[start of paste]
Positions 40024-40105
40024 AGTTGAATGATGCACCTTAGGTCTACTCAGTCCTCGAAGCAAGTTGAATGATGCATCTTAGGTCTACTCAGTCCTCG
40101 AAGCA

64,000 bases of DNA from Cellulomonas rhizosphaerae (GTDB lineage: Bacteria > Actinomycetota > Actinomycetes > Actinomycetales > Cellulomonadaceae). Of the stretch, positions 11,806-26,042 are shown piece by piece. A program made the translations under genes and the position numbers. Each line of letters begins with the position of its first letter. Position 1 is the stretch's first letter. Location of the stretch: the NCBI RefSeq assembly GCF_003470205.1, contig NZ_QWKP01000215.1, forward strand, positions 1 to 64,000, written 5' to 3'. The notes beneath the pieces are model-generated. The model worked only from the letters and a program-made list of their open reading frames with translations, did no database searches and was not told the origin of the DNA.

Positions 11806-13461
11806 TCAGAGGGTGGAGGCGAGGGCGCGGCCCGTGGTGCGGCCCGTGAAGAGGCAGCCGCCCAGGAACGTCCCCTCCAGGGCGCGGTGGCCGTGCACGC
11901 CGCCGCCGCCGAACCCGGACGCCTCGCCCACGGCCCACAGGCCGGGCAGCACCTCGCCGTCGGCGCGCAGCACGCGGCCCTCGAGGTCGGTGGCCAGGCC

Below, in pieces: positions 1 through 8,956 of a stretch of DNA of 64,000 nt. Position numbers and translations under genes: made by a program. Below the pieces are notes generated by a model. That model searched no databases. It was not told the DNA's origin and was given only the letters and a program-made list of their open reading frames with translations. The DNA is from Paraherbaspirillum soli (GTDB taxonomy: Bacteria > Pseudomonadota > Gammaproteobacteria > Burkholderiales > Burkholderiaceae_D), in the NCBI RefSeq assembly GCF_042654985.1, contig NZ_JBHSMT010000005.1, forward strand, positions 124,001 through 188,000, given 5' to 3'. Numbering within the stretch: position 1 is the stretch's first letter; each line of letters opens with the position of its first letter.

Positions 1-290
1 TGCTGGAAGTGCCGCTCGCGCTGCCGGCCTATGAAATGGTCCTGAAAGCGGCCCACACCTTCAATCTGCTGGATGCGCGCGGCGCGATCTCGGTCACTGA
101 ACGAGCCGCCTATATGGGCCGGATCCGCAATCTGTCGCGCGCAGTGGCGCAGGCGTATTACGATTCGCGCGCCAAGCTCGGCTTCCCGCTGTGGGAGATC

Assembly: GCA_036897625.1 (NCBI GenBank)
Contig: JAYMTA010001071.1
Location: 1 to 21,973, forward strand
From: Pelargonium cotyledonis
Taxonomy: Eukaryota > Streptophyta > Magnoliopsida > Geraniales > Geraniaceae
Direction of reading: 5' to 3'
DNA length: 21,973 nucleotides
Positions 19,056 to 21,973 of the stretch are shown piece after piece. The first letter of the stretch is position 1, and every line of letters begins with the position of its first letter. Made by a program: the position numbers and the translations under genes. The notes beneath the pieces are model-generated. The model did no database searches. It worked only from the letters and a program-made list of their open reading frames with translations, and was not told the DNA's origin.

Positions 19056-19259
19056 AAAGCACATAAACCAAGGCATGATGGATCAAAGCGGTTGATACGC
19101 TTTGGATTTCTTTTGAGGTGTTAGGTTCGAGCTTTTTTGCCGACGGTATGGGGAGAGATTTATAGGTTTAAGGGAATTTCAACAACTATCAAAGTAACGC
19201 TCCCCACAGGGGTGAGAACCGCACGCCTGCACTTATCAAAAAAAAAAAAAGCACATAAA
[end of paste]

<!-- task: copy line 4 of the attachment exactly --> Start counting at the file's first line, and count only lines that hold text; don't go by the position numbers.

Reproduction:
64,000 bases of DNA from Cellulomonas rhizosphaerae (GTDB lineage: Bacteria > Actinomycetota > Actinomycetes > Actinomycetales > Cellulomonadaceae). Of the stretch, positions 11,806-26,042 are shown piece by piece. A program made the translations under genes and the position numbers. Each line of letters begins with the position of its first letter. Position 1 is the stretch's first letter. Location of the stretch: the NCBI RefSeq assembly GCF_003470205.1, contig NZ_QWKP01000215.1, forward strand, positions 1 to 64,000, written 5' to 3'. The notes beneath the pieces are model-generated. The model worked only from the letters and a program-made list of their open reading frames with translations, did no database searches and was not told the origin of the DNA.